Streaming Crash Course

2 Minutes Read
Person Live Streaming


Thinking about launching your own stream? Here at Louisburg College Esports, we not only operate in the competitive sphere, but content creation is a huge part of what we do here at Louisburg College. If you've ever thought about launching your own streaming channel, here are a few tips from those of us on the other side.

Tip 1. Don't Buy Into the Hype

Don't buy into all the hype about buying the world's most powerful computer, but you do need something that can handle the game plus the power it needs to handle the stream all at the same time. Look for what we call a quality mid-tier computer to get started. That will run you around $1200-$1500. Most people will tone down the graphics quality during a stream anyways, so, again, you don't need the IBM super computer to stream. If you're looking for local partners in the North Carolina region, check out Silver Knight PCs

Tip 2. Find the Right Platform

The world is absolutely flooded with streaming. How can you hope to make your mark? Or, even do this for a living? Well, you could go to college and let us train you in person. That would be my preferred option! But, if you're looking to get into this on your own, start by not streaming on Twitch. There are multiple platforms to stream on, and unless you've already made a name for yourself or are part of an organization, it is extremely difficult to gain a following from scratch on Twitch. Use other outlets where you either have a following just on social, like Facebook, or start to build your bio links so people can find you easier through apps like Willow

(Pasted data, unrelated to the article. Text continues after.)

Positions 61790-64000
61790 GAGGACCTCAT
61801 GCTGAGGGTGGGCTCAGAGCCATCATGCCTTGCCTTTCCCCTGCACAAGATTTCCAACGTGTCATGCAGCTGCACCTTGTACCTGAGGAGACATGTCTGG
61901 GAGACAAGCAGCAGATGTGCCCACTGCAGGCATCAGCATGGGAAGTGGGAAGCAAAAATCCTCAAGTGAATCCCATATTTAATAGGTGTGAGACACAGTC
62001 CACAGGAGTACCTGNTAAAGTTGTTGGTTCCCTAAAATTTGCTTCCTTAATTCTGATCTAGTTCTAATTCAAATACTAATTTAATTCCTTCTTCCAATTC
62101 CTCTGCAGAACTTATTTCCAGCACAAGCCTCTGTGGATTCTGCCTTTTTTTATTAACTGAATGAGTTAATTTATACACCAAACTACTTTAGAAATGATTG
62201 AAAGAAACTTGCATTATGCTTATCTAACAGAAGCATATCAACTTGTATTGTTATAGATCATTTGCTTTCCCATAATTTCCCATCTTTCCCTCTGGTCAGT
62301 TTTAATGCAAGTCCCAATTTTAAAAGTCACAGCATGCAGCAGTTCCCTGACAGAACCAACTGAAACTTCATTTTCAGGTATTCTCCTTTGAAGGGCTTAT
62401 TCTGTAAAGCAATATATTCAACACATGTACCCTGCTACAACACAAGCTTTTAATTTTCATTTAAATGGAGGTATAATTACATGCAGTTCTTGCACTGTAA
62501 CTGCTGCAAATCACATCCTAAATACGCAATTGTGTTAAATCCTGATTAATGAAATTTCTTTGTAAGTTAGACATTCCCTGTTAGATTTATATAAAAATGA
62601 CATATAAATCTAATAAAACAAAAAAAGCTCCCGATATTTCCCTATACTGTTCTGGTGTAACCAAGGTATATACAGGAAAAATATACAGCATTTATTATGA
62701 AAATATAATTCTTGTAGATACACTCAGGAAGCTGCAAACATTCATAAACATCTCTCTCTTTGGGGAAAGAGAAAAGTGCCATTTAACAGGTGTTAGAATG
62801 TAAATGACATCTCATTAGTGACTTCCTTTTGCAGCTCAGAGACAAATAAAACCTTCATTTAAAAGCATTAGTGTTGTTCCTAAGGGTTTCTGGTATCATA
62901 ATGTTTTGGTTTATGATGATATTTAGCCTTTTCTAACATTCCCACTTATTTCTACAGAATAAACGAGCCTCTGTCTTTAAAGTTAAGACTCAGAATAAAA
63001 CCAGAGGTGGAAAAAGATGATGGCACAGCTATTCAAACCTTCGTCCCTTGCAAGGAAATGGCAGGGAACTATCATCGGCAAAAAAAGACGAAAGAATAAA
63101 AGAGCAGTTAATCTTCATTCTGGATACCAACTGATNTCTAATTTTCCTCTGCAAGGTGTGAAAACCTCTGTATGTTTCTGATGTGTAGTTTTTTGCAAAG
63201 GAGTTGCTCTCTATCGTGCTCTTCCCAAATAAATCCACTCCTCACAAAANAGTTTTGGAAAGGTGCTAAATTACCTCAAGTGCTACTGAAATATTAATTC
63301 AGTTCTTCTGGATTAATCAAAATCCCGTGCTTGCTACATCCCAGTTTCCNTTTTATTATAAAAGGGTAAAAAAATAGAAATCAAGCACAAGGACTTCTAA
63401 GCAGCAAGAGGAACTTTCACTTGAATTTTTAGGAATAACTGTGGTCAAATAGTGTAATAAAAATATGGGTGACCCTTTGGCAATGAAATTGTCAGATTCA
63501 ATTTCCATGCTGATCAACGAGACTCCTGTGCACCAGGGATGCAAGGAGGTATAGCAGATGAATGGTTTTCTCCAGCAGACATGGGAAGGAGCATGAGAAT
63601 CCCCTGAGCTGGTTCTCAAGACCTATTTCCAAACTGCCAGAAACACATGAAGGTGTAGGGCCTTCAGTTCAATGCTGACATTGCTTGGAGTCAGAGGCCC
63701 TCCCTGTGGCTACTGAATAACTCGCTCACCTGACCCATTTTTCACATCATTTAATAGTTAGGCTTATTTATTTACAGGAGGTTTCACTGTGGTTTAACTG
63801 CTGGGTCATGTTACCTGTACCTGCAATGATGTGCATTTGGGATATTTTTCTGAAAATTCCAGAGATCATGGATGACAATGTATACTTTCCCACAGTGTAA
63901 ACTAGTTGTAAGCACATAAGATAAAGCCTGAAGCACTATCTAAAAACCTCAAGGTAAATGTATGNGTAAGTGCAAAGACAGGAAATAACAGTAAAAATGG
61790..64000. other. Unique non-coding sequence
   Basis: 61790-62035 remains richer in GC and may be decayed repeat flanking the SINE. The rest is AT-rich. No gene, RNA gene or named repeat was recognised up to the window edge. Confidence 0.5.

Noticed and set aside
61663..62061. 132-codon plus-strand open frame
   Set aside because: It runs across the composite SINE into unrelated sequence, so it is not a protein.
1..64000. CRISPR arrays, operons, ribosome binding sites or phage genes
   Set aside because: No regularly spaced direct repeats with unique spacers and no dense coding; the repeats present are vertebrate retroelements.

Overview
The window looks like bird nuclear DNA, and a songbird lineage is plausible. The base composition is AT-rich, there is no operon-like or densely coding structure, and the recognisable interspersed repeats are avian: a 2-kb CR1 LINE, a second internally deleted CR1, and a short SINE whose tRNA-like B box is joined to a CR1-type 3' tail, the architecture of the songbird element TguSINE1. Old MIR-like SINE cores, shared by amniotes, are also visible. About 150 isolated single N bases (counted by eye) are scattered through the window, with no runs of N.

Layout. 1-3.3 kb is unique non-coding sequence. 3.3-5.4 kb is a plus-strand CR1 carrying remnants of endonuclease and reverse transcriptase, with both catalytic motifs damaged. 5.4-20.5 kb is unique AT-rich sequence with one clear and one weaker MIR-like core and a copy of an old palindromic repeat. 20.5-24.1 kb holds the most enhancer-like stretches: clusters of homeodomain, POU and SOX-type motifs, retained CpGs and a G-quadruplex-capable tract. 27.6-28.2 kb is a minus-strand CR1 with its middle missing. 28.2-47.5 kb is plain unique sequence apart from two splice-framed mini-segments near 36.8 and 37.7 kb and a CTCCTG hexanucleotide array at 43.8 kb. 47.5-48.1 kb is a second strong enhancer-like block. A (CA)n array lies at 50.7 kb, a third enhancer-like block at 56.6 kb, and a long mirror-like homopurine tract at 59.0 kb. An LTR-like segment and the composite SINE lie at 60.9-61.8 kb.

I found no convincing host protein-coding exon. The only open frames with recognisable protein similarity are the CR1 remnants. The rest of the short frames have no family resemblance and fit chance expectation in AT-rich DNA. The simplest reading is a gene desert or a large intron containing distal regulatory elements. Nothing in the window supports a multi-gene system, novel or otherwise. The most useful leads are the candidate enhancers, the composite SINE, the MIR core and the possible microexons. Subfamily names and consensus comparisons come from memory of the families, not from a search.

Tip 3. Find Your Niche

Streaming isn't all just about how long you go live. The right content can put you on the map much faster than just being a consistent streamer. Yes, absolutely, being consistent is important, but unless you have content that people want, it doesn't matter. Don't just be another Apex Legends streamer. Understand who you want to reach, and come up with a plan to reach them. Do you enjoy playing new and exciting games? Try doing some walk throughs to show people how to play. Can you make crazy random faces? Do reaction videos, but make sure you find popular items to react to that your audience might recognize. The world is changing fast. There are new ideas for content all the time. Take a step back, and put together a plan for your stream. Follow through with, and see what results you get. Don't worry if you don't break the mold on the first try. It can take up to 6 months before you have a steady audience. 

For more on college esports and streaming, check out our other blogs! Want to join our program? Apply Today!


Coach Fink

Head Coach, B.J. Fink, for Louisburg College Esports has launched two collegiate esports teams, consulted for more than 15 other institutions, and brings a coaching, IT, and recruiting background to his role in esports.